Although the novel coronavirus pandemic drained resources and attention away from IPR issues, the Tajik government is actively working to improve IPR protection. A presidential decree mandating that the government use licensed software led to the September 2019 creation of an interagency working group — chaired by the Ministry of Economic Development and Trade, with participation from the Ministries of Foreign Affairs, Internal Affairs, and Culture, as well as the Customs Service and the Department for the Protection of State Secrets — to develop processes to enforce intellectual property rights. In 2020, the IPR working group met with donors and the private sector and reported data on court cases related to IPR violations. Additionally, the working group produced the first draft of the administration’s in-progress National Strategy for the Development of Intellectual Property. Tajikistan was removed from the USTR Special 301 Watch List in 2019 and is not included in the Notorious Markets List.
Notwithstanding the gains Tajikistan has made in the past couple years, numerous challenges remain as the government lacks the technical capacity to effectively protect patents, copyrights, and other intellectual property. Despite the IPR protections enshrined in international agreements as well as in Tajikistan’s criminal and civil codes, infringement is widespread and enforcement remains weak. Following a seven-year hiatus between 2012-2018 in which the government declined to share enforcement data, the Ministry of Internal Affairs reported 54 intellectual property rights violations in 2020, and initiated 11 administrative and 43 criminal cases.
At present, IP does not represent a sizeable portion of the Tajik economy, although estimates indicate over 90 percent of software and other media products sold in the country are unlicensed copies, and many “brand name” consumer goods are counterfeit. Counterfeit goods available in Tajik markets are principally manufactured in China, and most purveyors are independent operators and small traders rather than organized criminal groups.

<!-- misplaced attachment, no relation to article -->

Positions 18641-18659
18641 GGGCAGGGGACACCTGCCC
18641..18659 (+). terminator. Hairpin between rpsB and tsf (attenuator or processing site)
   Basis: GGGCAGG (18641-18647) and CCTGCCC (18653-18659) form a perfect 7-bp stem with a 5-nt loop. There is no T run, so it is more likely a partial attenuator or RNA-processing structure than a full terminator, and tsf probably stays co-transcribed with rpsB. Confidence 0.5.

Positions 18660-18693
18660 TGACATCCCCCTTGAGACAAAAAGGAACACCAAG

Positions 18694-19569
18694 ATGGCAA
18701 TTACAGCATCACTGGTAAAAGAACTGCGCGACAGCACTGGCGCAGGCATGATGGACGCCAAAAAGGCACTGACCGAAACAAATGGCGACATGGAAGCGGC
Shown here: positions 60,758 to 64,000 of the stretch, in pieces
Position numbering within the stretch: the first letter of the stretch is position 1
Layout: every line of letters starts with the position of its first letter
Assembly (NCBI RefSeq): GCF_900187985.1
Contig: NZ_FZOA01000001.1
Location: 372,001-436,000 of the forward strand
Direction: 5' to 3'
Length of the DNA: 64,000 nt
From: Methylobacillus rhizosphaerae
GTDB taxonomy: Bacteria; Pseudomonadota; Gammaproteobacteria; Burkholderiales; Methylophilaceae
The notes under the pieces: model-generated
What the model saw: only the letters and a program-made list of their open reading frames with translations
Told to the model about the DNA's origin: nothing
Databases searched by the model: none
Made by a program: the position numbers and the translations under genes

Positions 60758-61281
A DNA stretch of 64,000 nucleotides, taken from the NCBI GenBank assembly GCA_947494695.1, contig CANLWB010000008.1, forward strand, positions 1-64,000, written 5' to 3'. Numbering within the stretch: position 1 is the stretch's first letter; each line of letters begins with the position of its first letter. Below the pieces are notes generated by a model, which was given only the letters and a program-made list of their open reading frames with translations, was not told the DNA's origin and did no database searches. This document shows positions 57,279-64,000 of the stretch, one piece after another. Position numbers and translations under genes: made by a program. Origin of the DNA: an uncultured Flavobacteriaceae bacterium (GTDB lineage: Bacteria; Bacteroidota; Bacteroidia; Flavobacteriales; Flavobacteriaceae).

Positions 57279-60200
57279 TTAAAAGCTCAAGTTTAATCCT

Tajikistan amended Article 441 of its customs code during WTO accession to provide ex officio authority for customs officers to seize and destroy counterfeit goods. The Department on Disclosing and Seizing of Counterfeit Products within the Customs Service of Tajikistan has the responsibility to detect IPR-related violations. Currently, the Customs Service has only three IPR products registered in its customs registry. Tajikistan’s Law on Quality and Safety of Products requires IPR violators to pay all expenses for storage, transportation, and destruction of counterfeit goods.
To register a patent or trademark with the National Center for Patents and Information (NCPI), applicants must submit an application with all relevant information on the IP and pay a fee. The NCPI (www.ncpi.tj) will search its records for conflicts and, if none is found, register the IP within 30 days from the time the application is received. In general, the issuance of a trademark might take four to seven months, while obtaining a patent for an invention could take up to two years.
For additional information about treaty obligations and points of contact at local IP offices, please see WIPO’s country profiles at http://www.wipo.int/directory/en/.
Foreign portfolio investment is not a priority for the Tajik government, and the country lacks a securities market. According to government statistics, portfolio investment in Tajikistan totaled USD 502.5 million at the end of 2020. This includes the USD 500 million Eurobond the National Bank of Tajikistan issued in 2017. The National Bank of Tajikistan has made efforts to develop a system to encourage and facilitate portfolio investments, including credit rating mechanisms implemented by Moody’s and S&P. Apart from these initial steps, however, Tajikistan has not established policies to facilitate the free flow of financial resources into product and factor markets.